UK consumers cite wellness as main driver for organic purchases

By Louise Prance

- Last updated on GMT

Related tags: Personal care, Cosmetics

A new study has discovered that UK consumers are now putting
wellness as a key driver behind the organic cosmetic purchases, as
opposed to the ethical needs more notoriously associated with this

According to a new Datamonitor study, 'Brits go au natural', UK citizens are increasing becoming egocentric with their personal care regimes and are becoming more and more aware of the positive implications of natural care. Nick Beevers, consumer markets analyst at Datamonitor and author of the study said, "Consumers buy natural personal care for a number of different reasons aside from ethical and altruistic considerations"." "Some of the major drivers behind natural consumption come from more egocentric needs, such as the quest for wellness". ​Despite natural care still only amounting to a small proportion of the UK personal care spend, it has seen phenomenal growth rates of 84.2 per cent from 2001 to 2006, compared with just 13.9 per cent for the overall UK market. The figures show that the trend has gone past the 'bohemian' niche segment it was traditionally associated with, and into the main stream. From this, the social factors behind the market growth have also come under scrutiny. Britons have allegedly become more concerned with the ingredients that are in their personal care products than in the past, preferring to use products that offer biologically active components rather than the more 'harsh' synthetic components. Said to have clinically proven health care benefits and better safety profiles, consumers are diversifying past ethical reasoning for organic purchases. Concern over what they are taking internally has prompted increased awareness of what goes into topical applications. Indeed, consumers are becoming increasingly demanding in their need for vitamins, botanicals and natural ingredients as opposed to parabens and sulfates. This in turn lends the notion that organic cosmetics are 'earth friendly beauty solutions' and are better for overall well-being. Another notion behind the booming trend is that simply seeing the word 'natural' as a standalone concept implies a healthy balance. Beevors suggests that as Britons increasingly live in a high tech, fast paced environment, they are seeking ways in which to counteract the effect on their bodies. Therefore the word alone evokes an emotional response from the consumer that then relates to their 'emotional wellbeing'. According to Datamonitor the UK naturals market currently stands at £9mn and is predicted to develop an additional £3m to reach £12m by 2011 - a growth spurt that is being attributed beyond 'green' or ethical reasons. Indeed nearly a third of Britons, 31.3 per cent, sought cosmetic and toiletry products that have natural credentials in 2006.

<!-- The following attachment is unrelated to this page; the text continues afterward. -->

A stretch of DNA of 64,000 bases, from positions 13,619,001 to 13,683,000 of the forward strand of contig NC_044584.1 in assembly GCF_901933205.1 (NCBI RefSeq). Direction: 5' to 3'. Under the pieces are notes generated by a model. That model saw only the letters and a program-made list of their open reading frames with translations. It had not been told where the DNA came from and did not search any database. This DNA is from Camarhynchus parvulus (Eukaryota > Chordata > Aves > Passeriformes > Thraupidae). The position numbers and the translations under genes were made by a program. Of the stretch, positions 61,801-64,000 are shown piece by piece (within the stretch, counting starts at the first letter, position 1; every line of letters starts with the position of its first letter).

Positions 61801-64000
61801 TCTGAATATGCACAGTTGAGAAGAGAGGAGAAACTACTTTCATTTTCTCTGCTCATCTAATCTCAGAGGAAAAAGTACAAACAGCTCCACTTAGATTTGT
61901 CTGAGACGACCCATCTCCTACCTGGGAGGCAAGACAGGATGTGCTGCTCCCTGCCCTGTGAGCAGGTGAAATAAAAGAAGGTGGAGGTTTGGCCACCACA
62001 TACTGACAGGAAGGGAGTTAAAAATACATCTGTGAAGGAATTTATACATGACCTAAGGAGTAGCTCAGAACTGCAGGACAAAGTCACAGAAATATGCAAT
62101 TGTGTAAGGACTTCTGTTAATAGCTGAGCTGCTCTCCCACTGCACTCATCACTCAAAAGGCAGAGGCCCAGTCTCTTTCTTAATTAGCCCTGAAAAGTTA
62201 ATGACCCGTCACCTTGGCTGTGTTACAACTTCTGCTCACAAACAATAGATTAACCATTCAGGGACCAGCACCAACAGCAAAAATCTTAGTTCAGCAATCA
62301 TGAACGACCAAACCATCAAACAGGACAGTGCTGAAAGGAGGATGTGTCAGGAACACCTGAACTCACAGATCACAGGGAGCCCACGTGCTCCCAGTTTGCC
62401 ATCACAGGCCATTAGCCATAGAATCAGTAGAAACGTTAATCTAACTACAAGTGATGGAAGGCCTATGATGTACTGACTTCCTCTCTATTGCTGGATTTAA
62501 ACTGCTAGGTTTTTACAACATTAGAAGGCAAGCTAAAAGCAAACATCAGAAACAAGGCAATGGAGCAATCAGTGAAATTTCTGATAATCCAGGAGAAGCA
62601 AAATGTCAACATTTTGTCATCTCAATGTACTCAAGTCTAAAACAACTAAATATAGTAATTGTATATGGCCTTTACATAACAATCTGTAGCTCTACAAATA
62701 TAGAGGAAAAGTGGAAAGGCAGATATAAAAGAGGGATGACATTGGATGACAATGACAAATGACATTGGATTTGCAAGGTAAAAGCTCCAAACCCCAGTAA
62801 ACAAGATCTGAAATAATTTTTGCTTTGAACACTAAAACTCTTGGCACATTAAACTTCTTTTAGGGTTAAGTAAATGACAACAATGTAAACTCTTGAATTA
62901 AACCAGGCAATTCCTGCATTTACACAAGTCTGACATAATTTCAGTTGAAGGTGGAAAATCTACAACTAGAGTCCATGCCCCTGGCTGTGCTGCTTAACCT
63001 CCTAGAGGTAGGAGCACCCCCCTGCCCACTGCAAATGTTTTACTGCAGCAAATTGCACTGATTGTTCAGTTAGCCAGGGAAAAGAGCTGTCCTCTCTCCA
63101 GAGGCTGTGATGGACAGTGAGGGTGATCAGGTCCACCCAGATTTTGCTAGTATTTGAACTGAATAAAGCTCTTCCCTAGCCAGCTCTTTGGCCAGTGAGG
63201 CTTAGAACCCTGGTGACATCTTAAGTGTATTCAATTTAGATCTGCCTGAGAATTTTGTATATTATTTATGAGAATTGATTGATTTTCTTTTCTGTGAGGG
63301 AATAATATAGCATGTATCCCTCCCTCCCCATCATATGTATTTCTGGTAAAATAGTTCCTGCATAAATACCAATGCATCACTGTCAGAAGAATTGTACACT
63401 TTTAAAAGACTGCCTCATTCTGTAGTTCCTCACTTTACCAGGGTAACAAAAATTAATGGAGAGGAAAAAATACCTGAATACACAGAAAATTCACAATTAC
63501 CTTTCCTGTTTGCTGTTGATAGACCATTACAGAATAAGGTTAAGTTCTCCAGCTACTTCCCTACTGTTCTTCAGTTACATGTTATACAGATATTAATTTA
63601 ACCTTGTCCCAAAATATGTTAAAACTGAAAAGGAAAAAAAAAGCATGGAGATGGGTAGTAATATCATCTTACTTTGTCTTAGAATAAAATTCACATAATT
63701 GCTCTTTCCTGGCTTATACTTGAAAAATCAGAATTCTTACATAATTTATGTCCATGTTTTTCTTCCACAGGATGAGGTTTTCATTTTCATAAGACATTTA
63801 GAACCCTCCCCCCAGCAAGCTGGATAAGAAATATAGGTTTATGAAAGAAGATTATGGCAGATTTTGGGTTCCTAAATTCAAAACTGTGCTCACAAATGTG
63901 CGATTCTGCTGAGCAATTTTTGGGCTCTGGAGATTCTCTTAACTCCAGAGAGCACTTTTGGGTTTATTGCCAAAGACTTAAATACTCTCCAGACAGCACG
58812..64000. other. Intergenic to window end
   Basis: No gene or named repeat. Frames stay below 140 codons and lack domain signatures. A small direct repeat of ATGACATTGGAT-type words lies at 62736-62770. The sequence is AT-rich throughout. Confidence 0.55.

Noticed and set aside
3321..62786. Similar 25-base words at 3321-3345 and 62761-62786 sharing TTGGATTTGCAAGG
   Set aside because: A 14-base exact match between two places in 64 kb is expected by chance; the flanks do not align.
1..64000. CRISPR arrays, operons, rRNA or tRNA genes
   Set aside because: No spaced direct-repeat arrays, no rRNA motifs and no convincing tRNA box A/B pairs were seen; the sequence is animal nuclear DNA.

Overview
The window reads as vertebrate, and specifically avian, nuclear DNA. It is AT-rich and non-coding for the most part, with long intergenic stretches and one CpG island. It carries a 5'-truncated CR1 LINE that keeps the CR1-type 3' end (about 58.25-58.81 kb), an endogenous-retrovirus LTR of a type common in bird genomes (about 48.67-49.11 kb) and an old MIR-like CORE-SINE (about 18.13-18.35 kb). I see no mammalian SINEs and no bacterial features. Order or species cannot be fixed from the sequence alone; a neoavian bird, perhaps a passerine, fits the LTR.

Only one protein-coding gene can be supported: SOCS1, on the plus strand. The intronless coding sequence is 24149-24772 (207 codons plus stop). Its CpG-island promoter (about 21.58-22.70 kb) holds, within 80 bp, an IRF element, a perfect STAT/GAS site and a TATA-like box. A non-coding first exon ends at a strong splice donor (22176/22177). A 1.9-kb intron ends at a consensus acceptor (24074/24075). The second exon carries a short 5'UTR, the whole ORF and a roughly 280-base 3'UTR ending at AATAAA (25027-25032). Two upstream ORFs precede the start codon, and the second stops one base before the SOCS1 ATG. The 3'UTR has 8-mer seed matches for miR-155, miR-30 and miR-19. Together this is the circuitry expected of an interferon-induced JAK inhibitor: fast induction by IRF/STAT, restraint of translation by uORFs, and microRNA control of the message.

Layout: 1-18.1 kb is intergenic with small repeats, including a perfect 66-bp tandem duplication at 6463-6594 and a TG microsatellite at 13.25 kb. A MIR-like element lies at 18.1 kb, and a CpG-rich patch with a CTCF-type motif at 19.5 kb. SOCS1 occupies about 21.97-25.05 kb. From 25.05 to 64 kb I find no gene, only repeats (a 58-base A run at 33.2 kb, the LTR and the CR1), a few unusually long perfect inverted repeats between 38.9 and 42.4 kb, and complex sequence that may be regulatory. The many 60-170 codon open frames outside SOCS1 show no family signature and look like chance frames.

Related topics: Market Trends, Colour Cosmetics, Skin Care

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